Xaar announced the new Irix printhead for high-speed printing.
The German company produces a variety of industrial-level bulk inkjet printheads. These are devices that can selectively deposit identical droplets of fluid on a surface at incredible speed.
That may sound like a technology for 2D paper printing, and you’d be correct: many of Xaar’s products are used for high-speed 2D printing or marking.
But there is another possibility here: 3D printing.
There are several 3D printing processes that make use of highly dense inkjet printheads to deposit binder or other fluids used in the 3D printing process. In a binder jet process, for example, a bed of powder is selectively covered with binding fluid, layer-by-layer. Depending on the specific process, a heat treatment may be used to finalize the solidification of the powder with the binder to form a complete 3D object.
The interesting part of this technology is the speed. Advanced inkjet printheads are used in industrial 2D printers that can produce a large printed sheet in seconds. It’s quite amazing to watch this process, as the paper goes through these machines so quickly it’s hard to believe printing has taken place. The most speedy 2D printers often use roll paper input, which is faster to deliver than sheet fed.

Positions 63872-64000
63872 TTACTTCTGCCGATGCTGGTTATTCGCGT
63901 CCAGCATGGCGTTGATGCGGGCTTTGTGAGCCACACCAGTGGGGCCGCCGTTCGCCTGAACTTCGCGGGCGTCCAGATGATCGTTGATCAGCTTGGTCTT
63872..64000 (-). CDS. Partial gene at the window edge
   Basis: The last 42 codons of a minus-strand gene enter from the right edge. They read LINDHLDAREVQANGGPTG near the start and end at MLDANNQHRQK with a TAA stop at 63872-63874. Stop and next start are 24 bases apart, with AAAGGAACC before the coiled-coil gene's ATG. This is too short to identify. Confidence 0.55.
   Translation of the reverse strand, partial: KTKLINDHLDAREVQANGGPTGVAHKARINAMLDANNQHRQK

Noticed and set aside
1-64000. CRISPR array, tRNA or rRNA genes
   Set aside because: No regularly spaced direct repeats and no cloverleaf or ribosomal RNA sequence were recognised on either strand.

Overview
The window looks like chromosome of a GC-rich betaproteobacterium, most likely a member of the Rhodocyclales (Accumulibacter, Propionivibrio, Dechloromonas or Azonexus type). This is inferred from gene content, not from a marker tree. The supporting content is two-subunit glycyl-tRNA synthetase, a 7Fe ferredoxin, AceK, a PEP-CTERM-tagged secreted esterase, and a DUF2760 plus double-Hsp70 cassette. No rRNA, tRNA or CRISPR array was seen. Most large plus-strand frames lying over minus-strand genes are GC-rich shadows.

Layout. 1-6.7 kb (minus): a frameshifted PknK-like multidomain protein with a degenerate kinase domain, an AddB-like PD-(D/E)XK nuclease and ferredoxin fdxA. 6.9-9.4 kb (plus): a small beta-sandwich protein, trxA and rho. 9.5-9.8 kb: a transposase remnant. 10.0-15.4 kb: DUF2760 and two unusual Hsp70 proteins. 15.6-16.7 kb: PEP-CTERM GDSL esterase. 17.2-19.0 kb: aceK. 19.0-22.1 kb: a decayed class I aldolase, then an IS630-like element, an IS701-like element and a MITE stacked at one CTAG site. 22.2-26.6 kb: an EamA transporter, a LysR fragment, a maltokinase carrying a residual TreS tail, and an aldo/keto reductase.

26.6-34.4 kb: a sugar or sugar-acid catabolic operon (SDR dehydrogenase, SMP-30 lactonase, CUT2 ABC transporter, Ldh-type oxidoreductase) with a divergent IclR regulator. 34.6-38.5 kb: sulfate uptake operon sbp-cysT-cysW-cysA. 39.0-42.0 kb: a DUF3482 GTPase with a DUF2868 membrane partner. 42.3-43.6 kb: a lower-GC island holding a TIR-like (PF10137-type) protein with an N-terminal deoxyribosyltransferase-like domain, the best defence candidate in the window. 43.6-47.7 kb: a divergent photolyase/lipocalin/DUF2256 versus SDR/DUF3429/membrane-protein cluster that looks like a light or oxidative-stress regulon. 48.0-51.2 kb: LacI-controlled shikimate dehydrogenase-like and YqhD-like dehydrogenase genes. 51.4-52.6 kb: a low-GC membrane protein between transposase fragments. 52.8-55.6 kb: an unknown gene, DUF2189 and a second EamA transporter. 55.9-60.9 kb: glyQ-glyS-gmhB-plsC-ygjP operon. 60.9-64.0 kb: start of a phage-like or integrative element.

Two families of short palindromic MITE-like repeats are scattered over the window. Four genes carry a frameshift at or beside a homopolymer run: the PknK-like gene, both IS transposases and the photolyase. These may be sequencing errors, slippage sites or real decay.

That’s what Xaar makes.
Their new Irix printhead prints 40pL (picoliter) droplets at up to 8.3kHz — that’s 8,300 droplets per second! It has 185 nozzles per inch, and has a print width of 17mm.
Now imagine you’re designing a binder jet 3D printer using this technology. If you equip a moving arm that crosses your powder bed, we can calculate how fast it can move. If the print bed is 500mm wide, and we require 0.1mm voxels, we need to deposit 5000 droplets in one pass. But if we’re dropping at 8.3kHz, that means one pass would be only 0.6 seconds!
The actual timing would be somewhat different as there are other factors to consider, but I think you get the idea here: you can nearly instantly 3D print an entire layer of powder with this type of printhead.
Has this type of 3D printer been produced? Indeed they have. Two notable examples are dp polar, which produced the massive rotating bed AMpolar i2 3D printer, and Stratasys’ new H350, both of which use this concept.
With the new Irix printhead it may be possible to build even faster 3D printers using this type of powder process.
Will that happen? I think yes and no, because there’s one fact that you may not know about.
Stratasys owns a large piece of Xaar.
Stratasys has heavily invested in Xaar over the past few years, and is said to own 45% of the company at last report.
It may be that while Xaar is still an independent company they can take on clients that might compete with Stratasys. Or maybe not. Should Xaar be approached with a proposal there will certainly be some internal discussions.
One possibility is that Stratasys might acquire Xaar outright to solidify their hold on this type of technology.
For now, Xaar has the new Irix printhead and anyone can attempt to build a high-speed 3D printer with it.